I’m pretty pleased with myself this morning. I made our local AAP newsletter, the local news outlets, and also likely it will be publicized on the HMO internal news. I played the generic pediatrician accepting the plaque for California HPV Vaccine Week. The entire process was serendipitous and fun. I stood really still in the background and smiled, and I pretended I was on a TV show. Which I kind of was. I knew my place and my role. Really it was for the politician to shine. I was happy and smiling, and shook hands. I said my piece, I think well, but in a generic way. I was the generic pediatrician and I had a great time playing that role!
When you love someone or some place, you take a risk. You take a risk that that person or place – can be hurt or can be lost. Oregon is burning, and there are wildfires near the farm. My family member is up there and so far things are contained, but they are ready to leave if need be. We have insurance. We have money. We can rebuild if need be. But the threat of the forest fires caused by lightening strikes, is a stark reminder that no where is safe. We’ve lived through many wildfires in Southern California. And the Oregon farm, seeing pictures of the forest fires in the distance is numbingly familiar.
I love this town so fiercely it hurts. It’s the city that accepted a family of Vietnamese political refugees, and allowed a little girl who did not speak any English until kindergarten to attend Crimson University. It’s a town that is tolerant, diverse and open. It’s a town that is my home. It’s a town that has values, deep down military and family values to our core. I had to leave San Diego for over 15 years to fully appreciate the warmth of our climate and our people. The innate goodness of us. Especially the south bay, there is something special about the south bay.
Life has been absolutely crazy with the delta variant. My meager career as a middle-manager keeps on keeping on. Likely more from inertia from the organization than anything. I’m still here, doing my job but doing it in a more sustainable way. I’m able to weed through the HMO nonsense still, and focus on the core issues that should be addressed. It’s another COVID surge due to the delta variant, and it’s really all hands on deck right now. I worked this morning in our weekend clinic, and it was not as bad as I expected. Mostly because phenomenol nurses and MDs the day before pulled together and leaned in and blasted through messages.
The culture of taking care of each other, and watching out for each other – has 100% to do with just the people who work. Those of us who see patients, put in IVs, triage messages. It has nothing to do with middle-management or upper-management. Those that grab the glory, they are very rarely the cause of said glory. Just talking-heads, many of them.
I haven’t been blogging as much as life has been full and beautiful, and also worrisome with the delta variant. But I did have dinner with a good high school friend who I hadn’t seen in over 27 years. It was a lovely dinner with her family, and well behaved children. We went to a old downtown place that I’ve wanted to return to for decades, but wasn’t able to. But we ate there together and we all caught up on life.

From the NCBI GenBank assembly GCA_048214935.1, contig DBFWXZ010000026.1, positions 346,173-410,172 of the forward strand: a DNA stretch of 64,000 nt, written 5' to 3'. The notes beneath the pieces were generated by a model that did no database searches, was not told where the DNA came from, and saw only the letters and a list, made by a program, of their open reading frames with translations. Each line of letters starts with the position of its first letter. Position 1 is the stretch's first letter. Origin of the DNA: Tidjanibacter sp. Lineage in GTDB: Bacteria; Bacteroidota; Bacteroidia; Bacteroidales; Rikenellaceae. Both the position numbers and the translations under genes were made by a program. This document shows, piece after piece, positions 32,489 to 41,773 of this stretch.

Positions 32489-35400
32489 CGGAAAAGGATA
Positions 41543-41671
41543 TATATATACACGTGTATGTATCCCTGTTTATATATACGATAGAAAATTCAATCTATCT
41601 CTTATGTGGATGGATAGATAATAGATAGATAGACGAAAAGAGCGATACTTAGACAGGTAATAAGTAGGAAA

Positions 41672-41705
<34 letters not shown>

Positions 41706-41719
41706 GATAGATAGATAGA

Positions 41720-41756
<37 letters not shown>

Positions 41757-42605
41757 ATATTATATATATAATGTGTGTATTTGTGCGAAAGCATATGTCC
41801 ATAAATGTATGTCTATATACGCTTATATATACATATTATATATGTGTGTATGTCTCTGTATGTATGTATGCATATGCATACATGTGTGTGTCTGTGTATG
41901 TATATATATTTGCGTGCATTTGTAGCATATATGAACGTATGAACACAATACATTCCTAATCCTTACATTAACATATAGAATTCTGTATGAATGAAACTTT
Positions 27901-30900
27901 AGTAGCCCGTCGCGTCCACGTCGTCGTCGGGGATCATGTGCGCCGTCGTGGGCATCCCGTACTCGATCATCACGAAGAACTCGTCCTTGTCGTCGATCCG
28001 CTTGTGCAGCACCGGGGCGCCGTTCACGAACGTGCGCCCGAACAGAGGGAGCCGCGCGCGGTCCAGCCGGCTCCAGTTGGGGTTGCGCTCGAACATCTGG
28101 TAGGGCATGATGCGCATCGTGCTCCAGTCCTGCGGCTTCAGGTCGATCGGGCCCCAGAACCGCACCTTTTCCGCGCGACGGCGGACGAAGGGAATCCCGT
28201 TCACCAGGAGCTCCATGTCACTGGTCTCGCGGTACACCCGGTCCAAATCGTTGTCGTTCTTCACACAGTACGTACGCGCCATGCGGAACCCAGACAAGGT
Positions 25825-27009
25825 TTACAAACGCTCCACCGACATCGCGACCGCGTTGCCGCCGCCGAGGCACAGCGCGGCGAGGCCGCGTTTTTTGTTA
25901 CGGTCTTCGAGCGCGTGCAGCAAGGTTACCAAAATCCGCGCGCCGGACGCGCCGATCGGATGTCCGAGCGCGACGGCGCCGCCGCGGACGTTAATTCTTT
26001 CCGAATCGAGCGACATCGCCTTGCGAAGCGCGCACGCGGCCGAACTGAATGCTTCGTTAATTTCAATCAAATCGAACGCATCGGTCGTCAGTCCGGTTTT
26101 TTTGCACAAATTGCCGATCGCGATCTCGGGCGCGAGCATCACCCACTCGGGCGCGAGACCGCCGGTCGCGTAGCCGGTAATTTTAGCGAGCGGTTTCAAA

But the best part of the evening was walking through the seeing our town. I remember when downtown was run down and dangerous. I hardly ever dared to drive in downtown during highschool except once to attend an opera at the Civic Center, the one-way streets were so intimidating. But now, I pulled into East Village via the 94W and glided into a parking spot that I own. Yes I own a piece of downtown, as I invested in a condo over a decade ago when the real estate market had dropped. The condo has two parking spots. I marveled that parking as there was a Padres game was $33! I parked for free. And I walks from the parking spot across the revelers, pass the stadium and all the beautiful people having fun. We had a wonderful dinner, and then I walked back. And every step and every sight was lovely.
I had more middle-management nonsense yesterday to deal with. I usually don’t let minor personality issues bother me, as I can usually work with most people. But we heard a set of data yesterday and I tried to peel back the layers of things and figure out what went wrong and is going wrong. The set of data basically said that poor babies are not getting their vaccines. The issue is a set of people have not been hired, and another set of people who have been hired and recruited by me can’t work unless the first set are in the system. That is it. That’s the entire point. I know it’s a systemic issue and there are always excuses, but I needed to know the why. My questions may have bothered people, and sometimes it seems like we are asked to do impossible tasks in middle management. I was asked to do a seemingly impossible task almost five years ago, but I did it. This I felt was a safe meeting (at least I feel safe) but I guess I’m somehow intimidating. I had a long and exhausting conversation about middle-management nonsense afterwards and we moved forward somewhat. I’m still frustrated because in the end poor babies still aren’t getting their vaccines and my hands are tied in terms of pulling levers to fix that issue, and even if the team works well together and I somehow stop appearing intiminidating to folks – in the end we didn’t move forward.
I really really want a coffee right now. It’s been exactly 10 days since I stopped drinking coffee and I’ve finally weaned my body from the caffeine. But right now the COVID-19 delta variant really is making life difficult, and I want a coffee. I won’t drink a coffee but I really want it. What I really want is the sugar, cream and the caffeine to make me feel super-human and bring me joy. I want the aroma to mask the true stinkiness that is life right now.
But what one wants, one should not have. I really want to go to Montana to stay at a close friends lake cabin and go hiking at Glacier National Park. I really want to have the beach cleanup for my high school class. But I struggled last night and read up on the recommendations, and I have to make a decision. This decision does not come lightly. The delta variant is here. Kids are getting sick and in about 1-2 months, many are going to come in with Multisystem Inflammatory Syndrome in Children. We have to cancel. I need to tell people now. [PAUSE] It is done. That was very painful. So painful. But best to let people know asap, so that people can get flight refunds and change plans.